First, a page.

Payroll involves referencing STAFF MEMBER records involving salary or wage details. The process needs to adjust the periodic salary paid within the pay period based any unpaid LEAVE. For a person on a wage, the system needs to calculate the total pay based on HOURS WORKED, factoring in overtime rates (where applicable) plus payment for any accumulated LEAVE taken.

The resulting EMPLOYEE PAYMENT will also need to be reduced by any taxes or other deductions authorized to be withheld.

NOTE: Payments against a service invoice are not managed by a payroll process.

Information System Record Properties

As part of requirements elicitation, the business analyst is responsible for documenting the most appropriate business name and definition for each record type. In addition, the following properties should be addressed:

  • Alias(es) — other business terms that users of the data dictionary may know this concept as
  • Owner — typically the organizational position responsible for sourcing and/or maintaining instances of the record (e.g. Head of Recruitment in the case of STAFF MEMBER).
  • Data Sources — if records are added or updated online – the type of user granted access to the system to perform that activity. Other sources include data import functions, or ‘system generated’ if records are added or updated by a batch process.  
  • Current Volume — order-of-magnitude number of instances of the record. Of particular interest when numbers are low (under 100) or very high (above 10,000).
  • Expected Growth — order-of-magnitude additional instances (per day, week, month, or year). Of particular interest when growth will increase the total by one or more orders of magnitude.
  • Delete and/or Archive Conditions — Once created within an information system, records are typically archived rather than deleted. Deletion is most commonly done if a recorded was created by mistake and does not represent information the business needs or if there are privacy regulations that mandate personal data are not retained beyond the point it is needed by the organization.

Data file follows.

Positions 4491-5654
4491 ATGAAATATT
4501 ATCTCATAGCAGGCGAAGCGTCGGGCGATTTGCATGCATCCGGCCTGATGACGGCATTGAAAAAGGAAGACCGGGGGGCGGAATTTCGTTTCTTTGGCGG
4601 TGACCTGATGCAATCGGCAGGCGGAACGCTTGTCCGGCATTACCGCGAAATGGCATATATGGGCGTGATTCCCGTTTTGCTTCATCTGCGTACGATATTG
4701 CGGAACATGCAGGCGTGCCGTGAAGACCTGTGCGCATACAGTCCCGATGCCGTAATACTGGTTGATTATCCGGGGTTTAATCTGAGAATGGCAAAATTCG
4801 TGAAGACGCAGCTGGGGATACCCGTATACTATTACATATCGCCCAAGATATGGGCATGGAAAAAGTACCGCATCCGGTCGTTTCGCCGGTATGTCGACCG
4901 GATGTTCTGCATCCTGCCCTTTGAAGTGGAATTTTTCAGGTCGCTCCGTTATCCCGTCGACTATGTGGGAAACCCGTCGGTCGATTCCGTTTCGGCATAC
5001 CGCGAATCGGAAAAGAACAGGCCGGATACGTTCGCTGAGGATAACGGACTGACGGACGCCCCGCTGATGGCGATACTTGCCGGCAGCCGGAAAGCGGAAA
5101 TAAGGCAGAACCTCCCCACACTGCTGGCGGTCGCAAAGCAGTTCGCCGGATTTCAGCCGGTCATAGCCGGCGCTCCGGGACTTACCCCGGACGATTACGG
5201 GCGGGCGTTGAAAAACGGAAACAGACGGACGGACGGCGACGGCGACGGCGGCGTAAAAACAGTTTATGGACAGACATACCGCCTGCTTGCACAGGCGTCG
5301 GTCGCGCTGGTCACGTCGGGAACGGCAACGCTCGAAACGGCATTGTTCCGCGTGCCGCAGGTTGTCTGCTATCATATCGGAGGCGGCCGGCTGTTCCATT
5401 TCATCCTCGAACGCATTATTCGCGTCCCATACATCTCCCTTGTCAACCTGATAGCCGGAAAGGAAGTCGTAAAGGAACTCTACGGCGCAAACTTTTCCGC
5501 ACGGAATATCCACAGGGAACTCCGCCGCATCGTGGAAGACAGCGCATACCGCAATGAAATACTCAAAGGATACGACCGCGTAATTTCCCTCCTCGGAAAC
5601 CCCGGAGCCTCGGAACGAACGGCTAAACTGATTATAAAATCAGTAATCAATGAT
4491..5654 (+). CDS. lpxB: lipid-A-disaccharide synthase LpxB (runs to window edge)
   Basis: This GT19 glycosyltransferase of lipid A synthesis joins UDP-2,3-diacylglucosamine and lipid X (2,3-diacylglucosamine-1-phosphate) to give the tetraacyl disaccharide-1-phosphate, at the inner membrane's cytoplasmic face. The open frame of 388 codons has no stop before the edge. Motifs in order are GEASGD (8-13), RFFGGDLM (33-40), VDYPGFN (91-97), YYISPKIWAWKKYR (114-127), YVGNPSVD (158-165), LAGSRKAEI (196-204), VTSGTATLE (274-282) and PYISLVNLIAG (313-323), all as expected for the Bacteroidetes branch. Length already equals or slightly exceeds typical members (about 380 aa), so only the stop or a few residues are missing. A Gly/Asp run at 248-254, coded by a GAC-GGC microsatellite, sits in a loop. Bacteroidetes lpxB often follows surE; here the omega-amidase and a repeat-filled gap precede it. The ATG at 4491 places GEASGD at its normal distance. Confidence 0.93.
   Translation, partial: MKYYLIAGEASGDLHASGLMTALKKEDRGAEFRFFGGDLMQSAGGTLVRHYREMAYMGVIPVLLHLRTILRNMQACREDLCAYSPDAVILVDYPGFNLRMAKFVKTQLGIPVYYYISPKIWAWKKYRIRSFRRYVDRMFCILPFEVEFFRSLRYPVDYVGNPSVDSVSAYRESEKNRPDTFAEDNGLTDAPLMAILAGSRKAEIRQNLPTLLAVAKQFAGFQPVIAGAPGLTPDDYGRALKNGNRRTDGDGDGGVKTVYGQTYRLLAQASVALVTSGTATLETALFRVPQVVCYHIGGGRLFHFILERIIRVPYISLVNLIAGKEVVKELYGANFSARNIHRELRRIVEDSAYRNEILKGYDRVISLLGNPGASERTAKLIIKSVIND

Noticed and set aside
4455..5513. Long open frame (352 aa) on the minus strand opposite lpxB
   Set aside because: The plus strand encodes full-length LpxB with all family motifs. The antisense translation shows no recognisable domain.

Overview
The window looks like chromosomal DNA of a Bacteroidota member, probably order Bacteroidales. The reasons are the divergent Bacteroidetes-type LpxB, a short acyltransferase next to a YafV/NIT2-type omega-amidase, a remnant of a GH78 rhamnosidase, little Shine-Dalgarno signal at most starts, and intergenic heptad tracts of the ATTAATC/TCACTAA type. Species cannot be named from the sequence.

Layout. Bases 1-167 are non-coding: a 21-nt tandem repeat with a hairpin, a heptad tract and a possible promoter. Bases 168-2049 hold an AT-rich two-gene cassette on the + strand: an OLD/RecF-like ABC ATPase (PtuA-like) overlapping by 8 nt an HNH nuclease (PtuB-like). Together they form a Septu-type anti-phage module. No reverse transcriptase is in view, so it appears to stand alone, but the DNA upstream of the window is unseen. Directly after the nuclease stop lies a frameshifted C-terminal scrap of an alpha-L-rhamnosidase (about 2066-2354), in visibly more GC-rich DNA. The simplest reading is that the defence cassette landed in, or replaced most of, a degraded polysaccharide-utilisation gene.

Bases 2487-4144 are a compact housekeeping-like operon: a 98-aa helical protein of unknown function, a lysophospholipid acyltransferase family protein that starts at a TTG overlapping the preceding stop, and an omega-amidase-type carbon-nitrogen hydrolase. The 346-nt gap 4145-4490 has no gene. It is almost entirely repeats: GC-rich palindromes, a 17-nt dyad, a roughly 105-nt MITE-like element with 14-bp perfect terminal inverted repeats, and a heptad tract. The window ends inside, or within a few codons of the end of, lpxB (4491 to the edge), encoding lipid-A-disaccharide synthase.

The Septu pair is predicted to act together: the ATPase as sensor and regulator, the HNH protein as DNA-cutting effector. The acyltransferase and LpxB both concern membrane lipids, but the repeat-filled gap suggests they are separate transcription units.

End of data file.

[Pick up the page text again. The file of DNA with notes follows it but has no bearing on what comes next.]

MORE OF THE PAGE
COTS Generic Business Information Systems

There are numerous commercially-available information systems covering one or more processes within a management or support function — for example, Accounting systems, HR systems, Asset Management systems.

An ERP (Enterprise Resource Planning) system offers an integrated set of modules that span multiple management or support functions. The advantage of acquiring multiple modules from the same vendor is that the data is integrated (i.e. entered once, referenced multiple times). The alternative is to either have interfaces between systems, copying data from one to the other, or to re-enter data into each system as required.

Next Article: Part 3 — Line-of-Business-Specific Records

Dan TaskerAuthor: Dan Tasker

Dan is the author of over 30 requirements-related articles and other resources. His 45+ year career in Information Technology has involved organizations in a variety of industry sectors in the United States, Canada, Australia, and New Zealand. His business analysis experience includes projects involving in-house software development, software vendor solution development, and COTS software acquisition and implementation. He continues to be passionate about quality requirements and helping business analysts produce them. He can be contacted at [email protected].